The Castonguay Report:
An invitation to an open-minded response
By Isabelle Hudon
President and CEO
Board of Trade of Metropolitan Montreal
February 20, 2008
The urgency of acting quickly came across loud and clear in the report just issued by the Task Force on the Funding of the Health System. We all recognize that the status quo is no longer an option if we wish to preserve the quality of care Quebecers have become used to in recent decades.
The health system as we know it has greatly benefited Quebecers. Clearly, the report from the task force chaired by Claude Castonguay suggests some major reforms, but ones that are consistent with the current system. Such course corrections are common in organizations and businesses. They provide an opportunity to look at what's working elsewhere, adopt innovative practices and ensure our productivity and competitiveness. And while changes of any kind can be expected to raise certain fears and concerns, I am profoundly convinced that only by venturing out of our comfort zones can we hope for real progress.
For the Quebec health system, the soleand completely legitimatepurpose of undertaking such a process is to maintain quality healthcare that is affordable and accessible to everyone. Since healthcare is such a vital part of the quality of life for which we are envied worldwide, it must be preserved. That is especially true in the current context, in which we face fierce competition to attract and retain talent.
The Castonguay report contains ideas inspired by best practices from around the world and new ways to fund a system whose costs keep growing. We have every reason to consider them. Refusing to draw inspiration from these proposals would be to shirk our duty to ensure an equitable system for those whoin the near future, we are toldmay see access to quality care curtailed even further.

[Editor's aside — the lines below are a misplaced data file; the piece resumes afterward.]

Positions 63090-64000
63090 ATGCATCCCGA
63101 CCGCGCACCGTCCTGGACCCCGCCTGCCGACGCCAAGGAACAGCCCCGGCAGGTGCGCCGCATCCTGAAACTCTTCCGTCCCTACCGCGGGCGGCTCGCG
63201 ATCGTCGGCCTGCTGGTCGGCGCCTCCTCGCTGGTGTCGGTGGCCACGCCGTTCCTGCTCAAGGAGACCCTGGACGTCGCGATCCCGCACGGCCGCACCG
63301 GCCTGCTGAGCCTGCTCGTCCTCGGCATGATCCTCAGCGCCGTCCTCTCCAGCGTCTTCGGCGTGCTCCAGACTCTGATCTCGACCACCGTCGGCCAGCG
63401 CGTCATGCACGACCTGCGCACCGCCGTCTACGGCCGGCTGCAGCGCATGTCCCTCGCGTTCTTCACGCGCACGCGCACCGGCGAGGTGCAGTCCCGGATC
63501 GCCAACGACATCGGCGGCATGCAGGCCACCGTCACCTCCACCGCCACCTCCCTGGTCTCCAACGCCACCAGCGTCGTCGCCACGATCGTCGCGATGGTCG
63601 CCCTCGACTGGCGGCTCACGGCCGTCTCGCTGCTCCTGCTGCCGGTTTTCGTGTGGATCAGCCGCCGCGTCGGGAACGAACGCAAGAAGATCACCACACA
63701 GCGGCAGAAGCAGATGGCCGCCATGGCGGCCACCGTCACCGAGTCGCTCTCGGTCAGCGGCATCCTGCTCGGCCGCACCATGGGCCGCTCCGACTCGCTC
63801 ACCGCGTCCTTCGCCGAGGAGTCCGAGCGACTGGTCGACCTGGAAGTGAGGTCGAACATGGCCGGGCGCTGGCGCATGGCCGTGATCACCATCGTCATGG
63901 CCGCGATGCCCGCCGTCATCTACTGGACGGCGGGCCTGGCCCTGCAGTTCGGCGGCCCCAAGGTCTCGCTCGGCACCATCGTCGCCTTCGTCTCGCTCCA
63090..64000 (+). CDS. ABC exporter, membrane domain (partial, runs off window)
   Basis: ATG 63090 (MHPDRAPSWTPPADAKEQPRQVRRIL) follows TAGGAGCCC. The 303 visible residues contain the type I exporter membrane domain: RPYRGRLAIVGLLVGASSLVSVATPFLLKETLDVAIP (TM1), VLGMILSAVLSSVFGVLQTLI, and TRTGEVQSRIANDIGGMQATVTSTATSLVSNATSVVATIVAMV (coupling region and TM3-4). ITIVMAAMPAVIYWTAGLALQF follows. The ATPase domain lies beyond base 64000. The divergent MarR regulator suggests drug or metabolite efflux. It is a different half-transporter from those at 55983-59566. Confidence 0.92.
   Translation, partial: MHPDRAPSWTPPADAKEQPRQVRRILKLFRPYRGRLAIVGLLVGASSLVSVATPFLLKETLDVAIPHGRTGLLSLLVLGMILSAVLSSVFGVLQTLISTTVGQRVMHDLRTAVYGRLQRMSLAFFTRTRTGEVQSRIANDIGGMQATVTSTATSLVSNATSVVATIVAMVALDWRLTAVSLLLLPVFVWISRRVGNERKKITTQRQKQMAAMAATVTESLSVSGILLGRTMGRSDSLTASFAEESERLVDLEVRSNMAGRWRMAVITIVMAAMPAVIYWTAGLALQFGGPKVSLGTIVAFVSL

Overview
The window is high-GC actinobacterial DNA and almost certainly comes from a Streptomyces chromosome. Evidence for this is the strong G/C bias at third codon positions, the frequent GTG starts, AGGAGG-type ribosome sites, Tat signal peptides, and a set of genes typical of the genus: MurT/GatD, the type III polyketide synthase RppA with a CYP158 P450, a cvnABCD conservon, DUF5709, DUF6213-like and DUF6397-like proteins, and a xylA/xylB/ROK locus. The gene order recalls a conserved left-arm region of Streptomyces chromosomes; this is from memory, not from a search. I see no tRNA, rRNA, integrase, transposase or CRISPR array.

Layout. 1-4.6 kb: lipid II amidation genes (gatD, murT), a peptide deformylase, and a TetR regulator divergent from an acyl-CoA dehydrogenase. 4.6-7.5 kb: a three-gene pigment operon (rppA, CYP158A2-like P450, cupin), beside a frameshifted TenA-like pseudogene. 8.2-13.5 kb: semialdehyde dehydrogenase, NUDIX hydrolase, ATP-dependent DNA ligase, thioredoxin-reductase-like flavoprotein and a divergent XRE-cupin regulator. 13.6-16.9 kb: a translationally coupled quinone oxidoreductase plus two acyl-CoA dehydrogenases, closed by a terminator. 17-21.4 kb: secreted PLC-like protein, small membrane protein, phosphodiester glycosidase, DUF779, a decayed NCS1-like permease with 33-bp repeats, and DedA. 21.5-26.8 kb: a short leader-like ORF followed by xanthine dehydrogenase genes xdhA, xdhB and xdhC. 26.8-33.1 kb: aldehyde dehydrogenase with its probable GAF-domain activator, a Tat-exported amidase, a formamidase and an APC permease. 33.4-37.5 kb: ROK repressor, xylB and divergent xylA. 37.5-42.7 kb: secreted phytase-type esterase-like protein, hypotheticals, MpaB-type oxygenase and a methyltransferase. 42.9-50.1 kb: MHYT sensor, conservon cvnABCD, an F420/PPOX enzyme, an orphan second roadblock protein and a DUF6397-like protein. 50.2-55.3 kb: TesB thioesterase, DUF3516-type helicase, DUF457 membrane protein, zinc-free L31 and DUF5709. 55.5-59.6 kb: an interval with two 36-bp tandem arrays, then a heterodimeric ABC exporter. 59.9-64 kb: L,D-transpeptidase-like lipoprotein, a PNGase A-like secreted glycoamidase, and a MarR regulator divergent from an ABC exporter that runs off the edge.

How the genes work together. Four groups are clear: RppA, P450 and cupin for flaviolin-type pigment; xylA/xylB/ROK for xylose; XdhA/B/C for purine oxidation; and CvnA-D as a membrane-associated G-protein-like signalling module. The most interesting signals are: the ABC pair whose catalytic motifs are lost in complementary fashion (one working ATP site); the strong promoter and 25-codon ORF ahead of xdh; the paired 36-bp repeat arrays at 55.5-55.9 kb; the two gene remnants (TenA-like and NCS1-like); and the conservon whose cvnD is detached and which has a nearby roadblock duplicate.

Rethinking the operating model of something as complex as a provincial healthcare system is a significant challenge. But the opportunity that comes with this report, as we prepare to institute university health centres that are among the most innovative and modern in the world, is unique.
In that light, two factors are critical.
First, we must adopt a common language understood by all. When defining complex concepts like those related to health, nuances are important and misunderstandings can be major obstacles to achieving tangible results.
Next, and even more important, we must be open-minded and pragmatic. That is a premise we will inevitably have to embrace if we are to succeed in improving our health system and preserving quality care. The report's release is an ideal opportunity for us as a society to take a step back and, calmly and without impugning each others' motives, think about the solutions best able to help us achieve our goals.
Indeed, even the dissenting view expressed by Michel Venne, one of the task force's vice-chairs, can be a source of inspiration in this respect. It is proof that we can disagree while continuing to work together towards a common goal. Despite his three objections, Michel Venne clearly says that he believes in this report. This attitude is to his credit and a wonderful invitation to Quebecers of all stripes to consider the report's recommendations with an open mind and seek points in common. With our health at stake, the issues are too important for us to fail.